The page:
Seattle's Sound Transit Gets $1.2B Fed. Grant for Light Rail Extension
A nearly $1.2-billion grant from the Federal Transit Administration to the Seattle-area Sound Transit agency marks the largest transit grant since Donald Trump became president. As part of its designated federal Capital Investment Grants (CIG) program, the current administration has signed 13 funding agreements for $3.3 billion.
The $1.17-billion full funding grant agreement for Sound Transit’s Lynnwood Link light rail extension, signed in December, comes along with a $658-million low-interest loan from the U.S. Dept. of Transportation’s Build America Bureau.
Under the grant, the FTA’s $1.17 billion equates to 36% of the total estimated cost on a project expected to begin construction in 2019 and open in 2024. Under the terms of the deal, Sound Transit commits to completing the project on time, within its budget and in compliance with all applicable federal requirements.
The light rail northward extension, covering 8.5 miles from Northgate to the Lynnwood Transit Center, will include four stations and grade-separated track, along with 34 vehicles to service the line.
“Thousands more commuters will escape congestion thanks to the administration’s support, which culminates long and hard work by our congressional delegation and advocates across the region,” says Peter Rogoff, Sound Transit CEO, in a statement. “Securing this highly competitive grant also reflects the federal government’s confidence in Sound Transit’s capabilities and track record.”
The project’s design was handled by a joint venture of HNTB and Jacobs Engineering Group. The preliminary construction contract for $88 million was awarded to the joint venture Stacy and Witbeck-Kiewit-Hoffman. Two more phases of construction contracts have yet to be awarded.
K. Jane Williams, FTA acting administrator, says contributions from regional funding helped Sound Transit secure the grant.
“These funds provided through the FTA Capital Investments Grant program have been matched with significant state and local funding,” she says, “and represent an infrastructure investment in one of the nation’s fastest-growing and congested transportation corridors.”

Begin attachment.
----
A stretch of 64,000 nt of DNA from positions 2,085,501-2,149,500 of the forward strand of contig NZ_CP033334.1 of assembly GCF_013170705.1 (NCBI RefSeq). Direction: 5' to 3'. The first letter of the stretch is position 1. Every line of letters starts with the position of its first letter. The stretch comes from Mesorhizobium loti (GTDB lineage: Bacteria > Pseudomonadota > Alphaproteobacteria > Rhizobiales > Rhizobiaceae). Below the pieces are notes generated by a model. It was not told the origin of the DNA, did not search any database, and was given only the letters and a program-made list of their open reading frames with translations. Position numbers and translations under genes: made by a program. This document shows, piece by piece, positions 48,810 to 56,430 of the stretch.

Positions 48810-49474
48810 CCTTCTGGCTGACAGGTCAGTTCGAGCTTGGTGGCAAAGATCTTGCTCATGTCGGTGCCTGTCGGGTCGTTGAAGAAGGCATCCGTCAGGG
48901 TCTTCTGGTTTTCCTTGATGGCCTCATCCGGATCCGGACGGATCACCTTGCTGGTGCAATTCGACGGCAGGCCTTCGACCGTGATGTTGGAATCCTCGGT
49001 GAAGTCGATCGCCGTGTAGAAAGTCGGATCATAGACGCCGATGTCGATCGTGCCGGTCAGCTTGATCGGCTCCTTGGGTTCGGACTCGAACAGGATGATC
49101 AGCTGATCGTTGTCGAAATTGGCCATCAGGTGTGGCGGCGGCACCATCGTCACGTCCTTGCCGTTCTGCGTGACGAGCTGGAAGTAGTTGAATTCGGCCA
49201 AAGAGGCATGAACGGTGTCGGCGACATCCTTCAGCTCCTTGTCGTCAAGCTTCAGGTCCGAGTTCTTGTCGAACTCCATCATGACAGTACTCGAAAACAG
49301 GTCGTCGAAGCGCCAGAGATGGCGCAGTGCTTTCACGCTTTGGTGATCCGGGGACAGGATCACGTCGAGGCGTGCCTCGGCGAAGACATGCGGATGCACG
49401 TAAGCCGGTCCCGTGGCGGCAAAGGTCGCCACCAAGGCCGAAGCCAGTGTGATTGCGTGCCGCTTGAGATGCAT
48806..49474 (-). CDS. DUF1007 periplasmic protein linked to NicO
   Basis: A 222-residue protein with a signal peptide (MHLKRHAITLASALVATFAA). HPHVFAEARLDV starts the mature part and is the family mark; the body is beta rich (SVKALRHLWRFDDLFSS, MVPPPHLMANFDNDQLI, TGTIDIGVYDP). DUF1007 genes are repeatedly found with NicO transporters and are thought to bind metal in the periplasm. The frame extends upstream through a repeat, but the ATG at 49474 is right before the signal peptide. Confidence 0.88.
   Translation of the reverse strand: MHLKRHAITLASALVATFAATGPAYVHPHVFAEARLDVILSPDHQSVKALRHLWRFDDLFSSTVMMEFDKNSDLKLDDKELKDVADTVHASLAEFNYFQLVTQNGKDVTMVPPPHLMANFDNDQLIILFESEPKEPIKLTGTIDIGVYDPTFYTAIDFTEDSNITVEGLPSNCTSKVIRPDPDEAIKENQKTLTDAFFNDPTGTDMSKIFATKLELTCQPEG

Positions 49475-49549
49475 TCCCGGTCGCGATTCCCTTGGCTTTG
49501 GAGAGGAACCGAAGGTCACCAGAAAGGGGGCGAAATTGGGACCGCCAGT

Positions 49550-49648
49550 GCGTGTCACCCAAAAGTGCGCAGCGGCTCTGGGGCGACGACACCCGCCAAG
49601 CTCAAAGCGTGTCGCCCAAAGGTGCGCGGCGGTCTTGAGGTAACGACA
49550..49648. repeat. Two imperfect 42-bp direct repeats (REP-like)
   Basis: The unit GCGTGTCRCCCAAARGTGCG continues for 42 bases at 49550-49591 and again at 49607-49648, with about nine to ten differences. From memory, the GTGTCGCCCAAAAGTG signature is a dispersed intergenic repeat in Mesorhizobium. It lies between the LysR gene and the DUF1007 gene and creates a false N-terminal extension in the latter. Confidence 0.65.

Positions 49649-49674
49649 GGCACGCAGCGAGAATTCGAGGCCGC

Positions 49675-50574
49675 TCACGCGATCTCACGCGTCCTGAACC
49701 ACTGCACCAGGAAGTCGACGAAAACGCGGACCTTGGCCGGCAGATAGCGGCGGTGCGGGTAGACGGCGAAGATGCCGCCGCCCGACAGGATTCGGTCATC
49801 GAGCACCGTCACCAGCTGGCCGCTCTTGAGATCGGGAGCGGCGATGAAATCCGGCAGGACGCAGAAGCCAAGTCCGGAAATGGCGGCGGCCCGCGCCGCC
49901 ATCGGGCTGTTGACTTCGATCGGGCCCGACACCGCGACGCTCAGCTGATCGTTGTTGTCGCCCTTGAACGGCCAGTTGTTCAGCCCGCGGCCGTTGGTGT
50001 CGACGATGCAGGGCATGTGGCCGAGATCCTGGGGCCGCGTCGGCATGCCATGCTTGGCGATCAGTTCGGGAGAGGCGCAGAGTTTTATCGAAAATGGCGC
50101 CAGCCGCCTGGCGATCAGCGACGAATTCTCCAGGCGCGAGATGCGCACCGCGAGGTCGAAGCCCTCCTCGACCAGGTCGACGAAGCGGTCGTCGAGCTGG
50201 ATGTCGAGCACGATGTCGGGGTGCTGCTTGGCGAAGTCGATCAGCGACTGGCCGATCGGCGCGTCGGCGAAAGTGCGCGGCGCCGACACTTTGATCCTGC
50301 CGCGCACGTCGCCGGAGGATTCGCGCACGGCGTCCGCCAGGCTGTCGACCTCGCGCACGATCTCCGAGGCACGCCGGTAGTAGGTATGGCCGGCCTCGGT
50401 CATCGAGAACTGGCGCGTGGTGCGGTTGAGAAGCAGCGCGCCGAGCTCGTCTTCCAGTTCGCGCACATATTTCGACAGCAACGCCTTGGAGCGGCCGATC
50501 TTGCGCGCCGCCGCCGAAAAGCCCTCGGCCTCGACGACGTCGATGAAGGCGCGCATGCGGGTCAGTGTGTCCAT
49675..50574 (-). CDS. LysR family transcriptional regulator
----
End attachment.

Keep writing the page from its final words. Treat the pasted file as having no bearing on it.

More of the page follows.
The federal program requires projects to go through a multiyear, multistep process for eligibility. The Sound Transit agreement marks the fourth full funding grant agreement signed under the Trump administration. Since Jan. 20, 2017, the FTA has signed funding agreements for 17 new CIG projects totaling about $4.8 billion in commitments.
The Build America Bureau Transportation Infrastructure Finance and Innovation Act program allows Sound Transit up to $658 million in USDOT credit assistance. Sound Transit says the loans are forecast to save regional taxpayers between $200 million and $300 million through lower interest costs. Sound Transit can also draw on $200 million of previously approved CIG funds toward the $1.17 billion, with $100 million coming from fiscal year 2017 and $100 million in fiscal year 2018.
While Trump and the FTA haven’t enjoyed positive press on spending grant money on transit projects, the FTA says that funding 17 projects shows the agency’s commitment to transit.
Transportation for America spokesperson Steve Davis says that after a year and a half of inaction, his group is pleased to see the signing of full funding grant agreements. “After two years of devoting most of their awards to much smaller transit projects requiring only a single award, the Lynnwood project represents a major multiyear, ongoing funding commitment,” he says.
Dave Somers, Sound Transit Board chair and Snohomish County executive, calls this agreement a win: “This is great news for everyone in the Puget Sound region who wants to see more commuting options and our freeway congestion eased.”